This post is the last in a 5-part series that addresses deferred maintenance on higher education campuses. Here we discuss the value of a shared vocabulary when it comes to campus management and the evolving role facilities managers play in the future of higher education in North America.
Board members, trustees and other key decision makers at colleges and universities spend a lot of their lives in meetings where a wide variety of people request funds for all kinds of projects. When these leaders aren’t being asked for money, they’re often evaluating funding allocation or how much they need to raise in order to meet goals and improve campus management.
One of the biggest challenges that facilities managers face when seeking funding for maintenance is the lack of a common vocabulary to explain the need in compelling, relatable terms for financial stakeholders.
Why Vocabulary Matters
Facilities managers often rely too heavily on technical terms rather than recognize the needs and concerns of their audience, whether the CFO, president or board of trustees. These executives tend to operate at high levels giving instructions to others who handle the detailed day-to-day campus management. You don’t need to explain the hydrodynamic efficiency of pumping waste effluent through a 3-inch pipe versus a 4-inch pipe; what decision makers really need to know is that if they don’t fund this project, the basement floors of several buildings could be covered in raw sewage.
Developing a shared vocabulary can be a challenge, but it can also play a crucial role in forward motion. Here are a few tips for enhancing communication and creating a shared vocabulary with which all parties can feel comfortable:
- Outline and prioritize a clear set of needs. Facilities managers must gain a thorough understanding of their building maintenance needs, then outline them in a clear, concise manner. This can be thought of as the “key takeaways” part of the conversation, which will give board members and trustees a solid base of understanding when considering the situation being presented. Think in terms of the categories for repair, maintenance and improvement costs discussed in our previous post.
- Drop the technical terms. Outside of the facilities management department, it’s not uncommon for other departmental leaders, presidents, or board members to have limited experience with the nuts and bolts of facilities’ maintenance issues and how these related to campus management as a whole. Overwhelming key decision makers with technical terms will do nothing but cause confusion. Facilities managers can get a lot of mileage out of simplifying terms and explaining concepts in ways that non-facilities experts can understand without the need for exhaustive detail.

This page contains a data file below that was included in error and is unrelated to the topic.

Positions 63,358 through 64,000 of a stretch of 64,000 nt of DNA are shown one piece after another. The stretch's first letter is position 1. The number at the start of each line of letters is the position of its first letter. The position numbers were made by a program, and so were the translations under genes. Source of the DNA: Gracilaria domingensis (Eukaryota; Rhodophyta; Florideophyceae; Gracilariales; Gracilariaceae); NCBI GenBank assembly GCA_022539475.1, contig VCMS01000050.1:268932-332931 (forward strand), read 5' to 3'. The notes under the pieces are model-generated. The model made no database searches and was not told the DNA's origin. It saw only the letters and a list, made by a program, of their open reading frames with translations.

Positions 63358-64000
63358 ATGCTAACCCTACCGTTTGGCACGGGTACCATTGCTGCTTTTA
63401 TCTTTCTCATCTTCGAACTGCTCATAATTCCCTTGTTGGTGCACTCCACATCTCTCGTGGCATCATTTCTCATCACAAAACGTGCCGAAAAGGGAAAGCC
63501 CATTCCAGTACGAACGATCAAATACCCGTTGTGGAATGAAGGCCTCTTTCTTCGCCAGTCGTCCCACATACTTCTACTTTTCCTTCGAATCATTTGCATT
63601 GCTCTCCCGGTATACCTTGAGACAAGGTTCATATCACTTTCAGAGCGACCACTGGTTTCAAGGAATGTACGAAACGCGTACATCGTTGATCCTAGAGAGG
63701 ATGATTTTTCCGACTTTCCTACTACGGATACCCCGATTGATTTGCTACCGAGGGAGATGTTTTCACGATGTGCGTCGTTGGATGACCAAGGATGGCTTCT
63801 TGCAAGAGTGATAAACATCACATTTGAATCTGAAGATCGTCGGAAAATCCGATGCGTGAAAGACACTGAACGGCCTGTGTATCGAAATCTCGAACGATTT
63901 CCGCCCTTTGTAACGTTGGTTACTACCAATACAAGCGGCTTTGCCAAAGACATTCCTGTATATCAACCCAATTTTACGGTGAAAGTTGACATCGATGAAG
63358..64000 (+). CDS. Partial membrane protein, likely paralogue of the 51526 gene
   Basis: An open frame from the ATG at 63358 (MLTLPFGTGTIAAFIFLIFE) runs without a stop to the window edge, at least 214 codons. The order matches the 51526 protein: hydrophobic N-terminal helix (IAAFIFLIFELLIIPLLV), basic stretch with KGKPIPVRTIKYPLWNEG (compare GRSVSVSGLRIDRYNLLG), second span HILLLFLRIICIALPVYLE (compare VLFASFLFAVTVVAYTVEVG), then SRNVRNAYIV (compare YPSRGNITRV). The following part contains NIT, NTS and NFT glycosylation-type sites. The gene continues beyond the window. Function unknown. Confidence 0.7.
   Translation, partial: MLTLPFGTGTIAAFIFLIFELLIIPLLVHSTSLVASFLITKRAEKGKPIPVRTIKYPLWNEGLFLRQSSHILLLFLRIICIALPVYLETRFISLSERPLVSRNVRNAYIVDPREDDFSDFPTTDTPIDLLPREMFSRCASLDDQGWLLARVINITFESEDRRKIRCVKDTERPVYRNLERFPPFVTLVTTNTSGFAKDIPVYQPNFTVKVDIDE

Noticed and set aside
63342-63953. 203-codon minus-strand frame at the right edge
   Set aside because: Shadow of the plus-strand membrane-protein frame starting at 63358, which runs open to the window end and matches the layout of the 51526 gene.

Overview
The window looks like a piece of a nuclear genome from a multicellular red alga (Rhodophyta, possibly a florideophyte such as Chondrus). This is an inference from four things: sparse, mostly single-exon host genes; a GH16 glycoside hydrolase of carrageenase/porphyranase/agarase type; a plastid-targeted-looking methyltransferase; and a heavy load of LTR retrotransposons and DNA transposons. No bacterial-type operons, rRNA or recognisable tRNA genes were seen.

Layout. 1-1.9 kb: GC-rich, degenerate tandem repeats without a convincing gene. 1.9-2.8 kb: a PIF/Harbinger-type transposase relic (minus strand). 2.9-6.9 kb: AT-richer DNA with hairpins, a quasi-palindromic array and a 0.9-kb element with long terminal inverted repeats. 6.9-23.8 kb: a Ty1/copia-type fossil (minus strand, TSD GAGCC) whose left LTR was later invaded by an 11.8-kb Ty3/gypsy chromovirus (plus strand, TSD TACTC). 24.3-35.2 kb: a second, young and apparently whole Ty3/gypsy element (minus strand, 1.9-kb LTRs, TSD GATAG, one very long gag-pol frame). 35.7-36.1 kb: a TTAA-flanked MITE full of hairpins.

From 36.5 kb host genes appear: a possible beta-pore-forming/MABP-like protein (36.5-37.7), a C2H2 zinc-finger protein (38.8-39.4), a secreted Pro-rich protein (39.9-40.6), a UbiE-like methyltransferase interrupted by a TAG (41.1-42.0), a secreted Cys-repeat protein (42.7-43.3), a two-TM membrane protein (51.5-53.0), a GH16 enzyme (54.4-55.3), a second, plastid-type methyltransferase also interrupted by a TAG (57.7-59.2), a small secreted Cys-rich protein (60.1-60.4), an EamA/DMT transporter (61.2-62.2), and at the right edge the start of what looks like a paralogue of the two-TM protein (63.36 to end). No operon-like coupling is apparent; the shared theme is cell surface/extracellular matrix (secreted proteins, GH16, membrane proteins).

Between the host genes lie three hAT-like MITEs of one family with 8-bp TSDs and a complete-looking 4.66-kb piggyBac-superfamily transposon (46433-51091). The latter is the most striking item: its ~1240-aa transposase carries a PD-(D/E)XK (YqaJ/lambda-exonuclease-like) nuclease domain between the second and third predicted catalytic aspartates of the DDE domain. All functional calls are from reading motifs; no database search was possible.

- Consider broader goals. What is it that board members and trustees are most concerned about when it comes to improving campus management? How will they and the organization benefit from finally addressing the maintenance backlog? Thoughtfully considering these and other questions in advance can help enhance communication and create a more level playing field between facilities managers and decision makers. When an executive is asked for funding, he or she will typically reply with the question “What’s the return on investment (ROI)?” Facilities managers need to be ready to answer that question and relate that answer to the broader institutional goals.
Emphasizing the Issue
It’s important to remember that developing a shared vocabulary is not “dumbing down” the issues. The men and women who will be making funding decisions are intelligent, high-achieving individuals focused on the goals specific to their roles. A shared vocabulary helps eliminate any confusion that may interfere with the urgency of a funding request.
Present the case as a growing problem that requires immediate intervention and sustained consideration over time. By utilizing the right language and addressing the concerns of their audiences, facilities managers can find success in communicating the implications of the ever-increasing maintenance backlog.
Facilities managers need to make sure that their audience, whether trustees, staff, faculty, or students, understands the need they are describing and the strategy for fulfilling that need. Emphasize that it is a campus-wide effort, and that results and ROI will accumulate over time.